Getting What You Want

The whole concept of negotiating is intimidating to many people … I’d like to add that negotiating is not something to be avoided or feared – it’s an everyday part of life. ~ Leigh Steinberg

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by Pete Ferguson

Part of Manning Up in life is making sure you are in pursuit of what you want.

I’m currently visiting my parents and last night I was talking with my father about his step-father, Bill Bates.

Grandpa Bill was someone who made sure everyone knew what he wanted. I remember when I was about nine years old we were on a walk and he decided he wanted to go on private property to show us some tadpoles in a nearby irrigation ditch. We were very concerned about breaking the rules, but he persisted and we followed him past the “No Trespassing” signs and onto the field.

Looking in the water, we did find some tadpoles, we also found a pretty upset farmer on his ATV. My grandfather ignored the man’s anger, asked him his name and over the next 4-5 minutes, talked him down until they were discussing the weather, the price of gas, and family matters.

In life, its rarely about getting a chance; its about taking a chance. You’ll never be 100% sure it will work, but you can always be 100% sure doing nothing wont work. Most of the time you just have to go for it! And no matter how it turns out, it always ends up just the way it should be. Either you succeed or you learn something. ~ Markesa Yeager

Grandpa Bill was notorious for going a little too far at times with family members, but I learned a lot from him – mostly that if I know what I want, I can find a way to get it. The key is to make sure I do not leave a trail of bodies on my quest.

Another infamous story of my grandfather was when it came time to get a new vehicle. He would do his homework to figure out the dealer’s cost, have the cash in hand and go to the dealer, and not come home until he had the car. I’ve heard stories of the manager trying to have him physically removed from the property, but eventually give in and grandpa would come home with a new truck for work or a new car for grandma.

I’ve learned a lot less caustic way of getting what I want. I recognize that I would like to save some of my hard-earned cash but that the store is also making a healthy profit. When it comes to larger purchases, I do my homework, and then go to the store and look around for a while and see if there isn’t a scratch-n-dent or floor model of what I want.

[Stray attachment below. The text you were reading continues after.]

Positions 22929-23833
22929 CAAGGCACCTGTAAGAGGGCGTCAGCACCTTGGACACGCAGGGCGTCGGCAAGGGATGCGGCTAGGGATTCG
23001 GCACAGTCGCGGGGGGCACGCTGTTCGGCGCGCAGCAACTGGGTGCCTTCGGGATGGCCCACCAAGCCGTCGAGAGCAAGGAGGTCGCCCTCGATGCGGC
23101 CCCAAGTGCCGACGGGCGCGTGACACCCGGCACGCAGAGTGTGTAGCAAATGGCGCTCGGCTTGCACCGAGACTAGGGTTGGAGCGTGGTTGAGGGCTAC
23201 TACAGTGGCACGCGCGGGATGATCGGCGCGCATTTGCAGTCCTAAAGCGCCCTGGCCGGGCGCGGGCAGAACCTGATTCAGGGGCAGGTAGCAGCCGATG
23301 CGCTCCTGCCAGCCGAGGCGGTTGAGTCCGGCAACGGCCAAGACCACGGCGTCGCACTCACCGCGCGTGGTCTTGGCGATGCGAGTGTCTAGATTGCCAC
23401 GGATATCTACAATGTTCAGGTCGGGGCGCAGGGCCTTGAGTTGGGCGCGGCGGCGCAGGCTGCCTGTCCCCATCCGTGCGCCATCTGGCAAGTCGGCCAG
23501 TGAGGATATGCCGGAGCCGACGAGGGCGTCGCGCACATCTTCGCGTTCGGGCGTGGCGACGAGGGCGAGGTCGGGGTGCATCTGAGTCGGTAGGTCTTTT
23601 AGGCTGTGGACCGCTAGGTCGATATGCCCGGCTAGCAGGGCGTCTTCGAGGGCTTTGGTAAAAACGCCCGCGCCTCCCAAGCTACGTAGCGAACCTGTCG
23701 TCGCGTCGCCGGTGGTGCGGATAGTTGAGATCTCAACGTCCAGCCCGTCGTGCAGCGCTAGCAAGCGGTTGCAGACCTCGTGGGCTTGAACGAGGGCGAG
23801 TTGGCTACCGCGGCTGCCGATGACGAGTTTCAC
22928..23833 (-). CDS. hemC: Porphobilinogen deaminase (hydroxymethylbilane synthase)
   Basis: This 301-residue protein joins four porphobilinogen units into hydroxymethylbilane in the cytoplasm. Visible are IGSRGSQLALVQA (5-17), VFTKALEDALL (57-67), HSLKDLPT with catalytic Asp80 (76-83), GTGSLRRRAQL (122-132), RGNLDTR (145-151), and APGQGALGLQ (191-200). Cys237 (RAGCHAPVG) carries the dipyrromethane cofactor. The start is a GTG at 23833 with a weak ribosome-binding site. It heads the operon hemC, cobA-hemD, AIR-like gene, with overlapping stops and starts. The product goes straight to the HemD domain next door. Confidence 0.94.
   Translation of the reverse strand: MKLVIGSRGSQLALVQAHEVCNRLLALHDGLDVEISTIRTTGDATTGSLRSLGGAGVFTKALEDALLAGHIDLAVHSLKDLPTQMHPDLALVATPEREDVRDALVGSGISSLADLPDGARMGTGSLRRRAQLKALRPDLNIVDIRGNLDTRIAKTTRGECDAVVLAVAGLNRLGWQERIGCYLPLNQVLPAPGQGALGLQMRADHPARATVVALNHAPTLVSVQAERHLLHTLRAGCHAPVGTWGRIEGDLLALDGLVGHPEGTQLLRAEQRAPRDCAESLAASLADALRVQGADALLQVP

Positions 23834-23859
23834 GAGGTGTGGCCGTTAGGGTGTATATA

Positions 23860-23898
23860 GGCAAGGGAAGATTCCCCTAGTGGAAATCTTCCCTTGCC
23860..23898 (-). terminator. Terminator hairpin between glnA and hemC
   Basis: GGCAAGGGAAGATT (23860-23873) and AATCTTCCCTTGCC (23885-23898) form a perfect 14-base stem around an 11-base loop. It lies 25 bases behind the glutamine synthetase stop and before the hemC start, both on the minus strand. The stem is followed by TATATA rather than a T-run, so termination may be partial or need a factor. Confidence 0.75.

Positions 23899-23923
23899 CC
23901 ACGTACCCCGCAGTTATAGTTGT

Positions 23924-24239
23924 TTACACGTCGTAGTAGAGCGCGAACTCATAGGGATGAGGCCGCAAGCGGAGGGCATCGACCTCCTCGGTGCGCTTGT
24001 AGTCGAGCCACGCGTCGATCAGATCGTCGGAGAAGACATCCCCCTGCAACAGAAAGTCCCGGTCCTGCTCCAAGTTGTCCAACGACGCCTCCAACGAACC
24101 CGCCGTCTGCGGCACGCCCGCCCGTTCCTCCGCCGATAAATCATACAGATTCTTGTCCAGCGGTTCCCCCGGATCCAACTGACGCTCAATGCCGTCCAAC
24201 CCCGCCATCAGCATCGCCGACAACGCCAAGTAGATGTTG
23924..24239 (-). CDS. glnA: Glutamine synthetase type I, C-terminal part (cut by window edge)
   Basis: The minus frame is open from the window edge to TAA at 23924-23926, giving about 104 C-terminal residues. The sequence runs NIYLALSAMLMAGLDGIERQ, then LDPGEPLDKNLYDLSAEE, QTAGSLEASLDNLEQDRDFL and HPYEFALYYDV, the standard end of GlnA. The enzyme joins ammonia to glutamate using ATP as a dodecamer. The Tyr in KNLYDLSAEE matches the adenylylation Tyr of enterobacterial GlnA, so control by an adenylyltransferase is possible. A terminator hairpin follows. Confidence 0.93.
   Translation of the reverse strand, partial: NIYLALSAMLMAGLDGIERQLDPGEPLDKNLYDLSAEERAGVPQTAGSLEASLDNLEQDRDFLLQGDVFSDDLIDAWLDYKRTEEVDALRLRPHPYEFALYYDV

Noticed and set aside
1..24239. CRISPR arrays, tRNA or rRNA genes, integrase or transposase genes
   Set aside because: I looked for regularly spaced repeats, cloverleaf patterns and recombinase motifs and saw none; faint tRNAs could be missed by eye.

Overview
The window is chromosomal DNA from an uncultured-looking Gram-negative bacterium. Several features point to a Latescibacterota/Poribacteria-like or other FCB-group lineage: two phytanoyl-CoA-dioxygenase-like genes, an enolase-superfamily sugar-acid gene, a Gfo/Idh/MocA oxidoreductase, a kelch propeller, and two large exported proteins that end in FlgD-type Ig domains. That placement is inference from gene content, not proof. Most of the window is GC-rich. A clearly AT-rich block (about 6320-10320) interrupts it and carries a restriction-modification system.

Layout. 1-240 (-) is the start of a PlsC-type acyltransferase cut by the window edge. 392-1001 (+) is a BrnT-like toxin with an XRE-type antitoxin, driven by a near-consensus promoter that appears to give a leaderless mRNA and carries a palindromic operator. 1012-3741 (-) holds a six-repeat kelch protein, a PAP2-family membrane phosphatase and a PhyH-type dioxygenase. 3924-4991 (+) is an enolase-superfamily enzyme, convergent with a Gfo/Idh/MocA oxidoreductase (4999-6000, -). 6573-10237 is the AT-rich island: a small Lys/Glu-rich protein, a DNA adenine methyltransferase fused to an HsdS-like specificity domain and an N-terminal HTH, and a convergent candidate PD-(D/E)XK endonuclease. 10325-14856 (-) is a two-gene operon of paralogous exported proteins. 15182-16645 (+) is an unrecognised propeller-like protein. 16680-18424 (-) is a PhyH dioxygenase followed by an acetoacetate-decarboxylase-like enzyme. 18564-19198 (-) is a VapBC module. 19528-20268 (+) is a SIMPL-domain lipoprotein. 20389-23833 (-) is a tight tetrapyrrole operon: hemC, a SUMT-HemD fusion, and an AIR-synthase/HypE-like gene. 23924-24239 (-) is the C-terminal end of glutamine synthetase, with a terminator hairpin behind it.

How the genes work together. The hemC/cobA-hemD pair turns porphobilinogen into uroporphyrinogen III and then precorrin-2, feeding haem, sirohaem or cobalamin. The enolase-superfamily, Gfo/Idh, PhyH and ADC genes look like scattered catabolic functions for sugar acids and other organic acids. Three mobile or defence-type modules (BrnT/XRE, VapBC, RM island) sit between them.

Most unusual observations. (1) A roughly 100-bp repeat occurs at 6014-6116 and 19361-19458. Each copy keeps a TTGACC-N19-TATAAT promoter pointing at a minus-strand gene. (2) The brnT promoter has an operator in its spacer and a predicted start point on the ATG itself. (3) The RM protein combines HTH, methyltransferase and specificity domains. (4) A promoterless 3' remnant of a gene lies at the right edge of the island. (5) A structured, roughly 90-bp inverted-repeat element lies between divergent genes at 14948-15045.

When it comes time to bargaining, I simply ask “is that the best you can do?” Several times. I’m always amazed at how most of the time it is not the best they can do and they come up with a better deal. Sign up for this card, add another item to the cart, here is a coupon … but asking that simple question pays back great dividends.

One of my most read posts here is “Why Drive a Ford Taurus when You Can Drive a Jag.” What I failed to mention in that post was that as I had negotiated down the price for the first car – the Taurus – I had asked several times if that was the best they could do and the price came down into a more reasonable range. I know our salesman sometimes reads my posts, so he may have a different version of the story.

But in life, always ask “is that the best you can do?” Sometimes you’ll get back a blank stare from someone not in a position to make any deals. But almost always I’ve either had the salesperson give me a sweeter deal or be escalated up to a manager who was in a position to want my repeat business.

The other part of this is important – it needs to be a win-win proposition. Stephanie and I have bought almost every piece of furniture in our house from Vern Olsen at RC Willey because Vern has always treated us right, found a floor model or other way of making a deal. And as a result, he’s had us and our family members as loyal customers for over a decade.

Author and career coach Dan Miller often recounts when he was selling cars he worked through their cleaning lady – who spoke spanish – to sell a car to a hispanic family. For many more years they always came to him – and brought their family as well.

Be open and honest, be fair and frugal. And always ask, “is that the best you can do?”

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